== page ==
Police Officer saves Woman with CPR

In Rescues by Paul Martin6 Comments

At 2:30 in the morning, 72-year-old grandmother Sonja Hutchison decided to wake up her daughter, Billee Foster.  “I had just woke up, and I hurt so bad,” said Hutchison.  A quick online search revealed that her mother had classic symptoms of a heart attack.  “I said, ‘I think I’m going to call 911’, and she said, ‘Why?’ and I said ‘I think you’re having a heart attack,'” said Foster.

Police Officer Josh Dreher arrived in less than two minutes, and was standing next to Hutchison when her heart stopped. “She died right in front of me,” said Dreher.

But Dreher is also a certified EMT and a CPR instructor for the American Heart Association.  “If you can start CPR within 5 minutes of cardiac arrest, your chances of survival increase significantly,” he said.

He performed chest compression on Hutchison until firefighters arrived, and together, they brought her back to life.

Monday, for the first time since that night, she met the man who saved her life. “I am so glad to know you!” she said to Dreher. “I’m glad you’re with us today,” he replied with a big smile. “Thanks to you, sir. Thanks to you,” she said, hugging him.  Hutchison called him her 7-foot guardian angel, but he assured her he is only six-foot-four and he was just doing his job. Still, he says seeing her alive is his greatest reward.

“It’s really emotional for me,” Dreher said. “It’s very comforting that what we do actually is effective in saving people’s lives.”

“Without him, I wouldn’t be here,” Hutchison said. “I wouldn’t get to be grandma. I wouldn’t still be mom. He saved me.”

Hutchison will be released tomorrow from North Colorado Medical Center in Greeley. Dreher said Hutchison’s family did the right thing by immediately calling 911.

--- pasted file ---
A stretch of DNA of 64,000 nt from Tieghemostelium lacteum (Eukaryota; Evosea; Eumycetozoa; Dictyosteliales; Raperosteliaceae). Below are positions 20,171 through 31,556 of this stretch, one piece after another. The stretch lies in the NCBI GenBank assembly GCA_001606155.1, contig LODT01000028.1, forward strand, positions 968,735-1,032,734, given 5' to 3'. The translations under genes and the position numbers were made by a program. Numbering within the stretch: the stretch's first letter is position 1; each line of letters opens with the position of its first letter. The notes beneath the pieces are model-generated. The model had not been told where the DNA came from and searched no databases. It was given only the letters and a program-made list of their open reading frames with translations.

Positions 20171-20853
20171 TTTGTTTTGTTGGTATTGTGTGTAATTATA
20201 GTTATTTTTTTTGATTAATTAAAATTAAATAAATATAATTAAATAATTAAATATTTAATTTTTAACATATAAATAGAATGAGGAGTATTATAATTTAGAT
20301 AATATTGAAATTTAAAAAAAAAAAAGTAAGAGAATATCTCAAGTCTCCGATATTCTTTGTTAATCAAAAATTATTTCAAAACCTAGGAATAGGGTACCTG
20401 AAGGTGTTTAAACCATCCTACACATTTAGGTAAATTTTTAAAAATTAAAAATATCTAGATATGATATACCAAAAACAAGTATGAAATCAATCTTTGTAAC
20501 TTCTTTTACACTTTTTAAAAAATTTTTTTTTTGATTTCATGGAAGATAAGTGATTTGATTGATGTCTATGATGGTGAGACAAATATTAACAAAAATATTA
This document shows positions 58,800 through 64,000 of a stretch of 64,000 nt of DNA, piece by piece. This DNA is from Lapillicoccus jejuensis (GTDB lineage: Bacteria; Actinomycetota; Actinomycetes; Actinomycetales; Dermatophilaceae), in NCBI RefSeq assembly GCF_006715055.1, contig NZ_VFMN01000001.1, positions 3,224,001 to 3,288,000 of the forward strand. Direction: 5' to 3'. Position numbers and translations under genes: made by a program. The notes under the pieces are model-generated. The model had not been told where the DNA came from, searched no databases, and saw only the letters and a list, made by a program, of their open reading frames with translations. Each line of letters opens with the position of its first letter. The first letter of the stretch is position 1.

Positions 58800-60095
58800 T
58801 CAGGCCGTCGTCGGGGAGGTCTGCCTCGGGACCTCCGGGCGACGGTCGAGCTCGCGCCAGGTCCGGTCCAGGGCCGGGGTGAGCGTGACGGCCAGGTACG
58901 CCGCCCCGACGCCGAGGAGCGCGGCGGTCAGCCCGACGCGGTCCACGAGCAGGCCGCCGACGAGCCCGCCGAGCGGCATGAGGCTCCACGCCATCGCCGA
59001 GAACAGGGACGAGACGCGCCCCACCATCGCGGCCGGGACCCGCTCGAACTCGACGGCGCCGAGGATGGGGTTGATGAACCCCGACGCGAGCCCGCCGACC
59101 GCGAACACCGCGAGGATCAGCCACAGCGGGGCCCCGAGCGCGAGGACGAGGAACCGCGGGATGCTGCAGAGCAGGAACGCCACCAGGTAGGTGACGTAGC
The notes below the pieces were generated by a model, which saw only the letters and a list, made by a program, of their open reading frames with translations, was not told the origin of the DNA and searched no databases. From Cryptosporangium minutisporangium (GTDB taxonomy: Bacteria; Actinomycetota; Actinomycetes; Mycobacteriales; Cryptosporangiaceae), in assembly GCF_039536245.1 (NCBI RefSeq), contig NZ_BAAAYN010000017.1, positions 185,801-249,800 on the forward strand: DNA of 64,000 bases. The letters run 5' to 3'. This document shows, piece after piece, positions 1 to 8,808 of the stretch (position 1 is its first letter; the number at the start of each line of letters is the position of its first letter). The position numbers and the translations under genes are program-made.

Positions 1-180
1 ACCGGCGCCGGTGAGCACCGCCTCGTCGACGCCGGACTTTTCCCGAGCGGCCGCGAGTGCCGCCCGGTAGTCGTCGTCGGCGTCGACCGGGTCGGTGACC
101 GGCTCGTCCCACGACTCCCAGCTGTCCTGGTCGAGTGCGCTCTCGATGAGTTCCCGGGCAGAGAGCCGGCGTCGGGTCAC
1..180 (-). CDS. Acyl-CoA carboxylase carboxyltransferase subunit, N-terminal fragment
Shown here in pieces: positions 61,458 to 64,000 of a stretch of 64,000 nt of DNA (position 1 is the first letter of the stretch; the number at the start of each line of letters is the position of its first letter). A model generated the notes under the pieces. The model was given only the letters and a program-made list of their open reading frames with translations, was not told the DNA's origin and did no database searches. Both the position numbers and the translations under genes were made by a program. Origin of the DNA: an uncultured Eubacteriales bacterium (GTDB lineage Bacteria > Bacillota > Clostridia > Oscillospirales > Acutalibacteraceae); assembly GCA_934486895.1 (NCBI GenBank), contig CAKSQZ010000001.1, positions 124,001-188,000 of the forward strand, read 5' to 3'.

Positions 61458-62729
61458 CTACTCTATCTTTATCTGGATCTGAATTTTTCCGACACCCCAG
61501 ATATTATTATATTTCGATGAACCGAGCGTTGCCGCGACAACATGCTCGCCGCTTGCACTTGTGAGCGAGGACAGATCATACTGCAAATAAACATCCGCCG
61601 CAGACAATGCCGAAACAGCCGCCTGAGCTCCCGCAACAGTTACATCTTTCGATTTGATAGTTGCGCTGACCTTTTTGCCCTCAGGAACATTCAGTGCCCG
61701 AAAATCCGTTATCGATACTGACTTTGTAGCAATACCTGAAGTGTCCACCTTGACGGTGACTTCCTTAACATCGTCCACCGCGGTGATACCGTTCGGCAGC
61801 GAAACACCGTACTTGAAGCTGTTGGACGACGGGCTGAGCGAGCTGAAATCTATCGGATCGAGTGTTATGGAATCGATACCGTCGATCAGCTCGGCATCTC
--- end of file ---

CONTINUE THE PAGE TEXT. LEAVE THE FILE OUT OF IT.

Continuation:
“Heart disease is the #1 killer of women,” said Dreher.

via

Paul Martin

Paul Martin

I am the Director of Multimedia at ProTrainings, as well as the primary blogger here. I take care of the video editing, graphic design and corporate branding that you see on every video and every page on this site, as well as at ProCPR®, ProFirstAid®, ProBloodborne, StudentCPR, etc. My work is literally everywhere that ProTrainings goes. I also handle our Twitter accounts, so be sure to follow us there, if you use twitter! You can be sure that I’m not just an average joe writing this blog, but one of the founders of the company.

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Comments

  1. Denny

    As an instructor, too often I feel like people are just going through the motions with CPR.

    This is why it’s so important to pay attention. You never know if it will save a loved one’s life.

  2. B. Inman

    I have taken CPR classes several times over the years for recertification. I never thought I would have to use it, but paying attention paid off. When working in a doctor’s office several years ago, a patient fell to the floor right in front of me. I didn’t know what happened, but I instinctively went through the steps to assess him and called for the doctor. Fortunately, the man had just fainted, but I bet his head hurt him a day or two after hitting it on the wall on his way to the floor. It was gratifying to realize that I remembered the steps and it gave me more confidence knowing I could handle another emergency situation in the future.

    Thanks to all of you dedicated professionals out there for taking your time to teach the public BSL/CPR classes. I wish more people would take advantage of them.

  3. alyce

    I got chills when I read this. I can imagine how gratifying that must be to know, as a health professional, that you have literally saved a person’s life.

  4. Melinda Malone

    It would have been enlightening to have been informed of the symptoms the 72 yo was experiencing.

    1. Paul Martin Author
      Paul Martin

      Yes it would have. It’s a shame the original story doesn’t even have that information. Perhaps it’s because of hipaa or something.

  5. Matt

    Classic symptoms: sweating, chest pain possibly radiating to the jaw and/or left arm, shortness of breath, and anxiety. Some ppl have pain between the shoulder blades. EKG abnormalities like increased Q wave or elevated ST segment are also possible depending on the type of heart attack (infarction). Women may have less classic symptoms than men. If you have or see this, call 911, give an aspirin (not baby aspirin), take nitroglycerin tablet, and oxygen.

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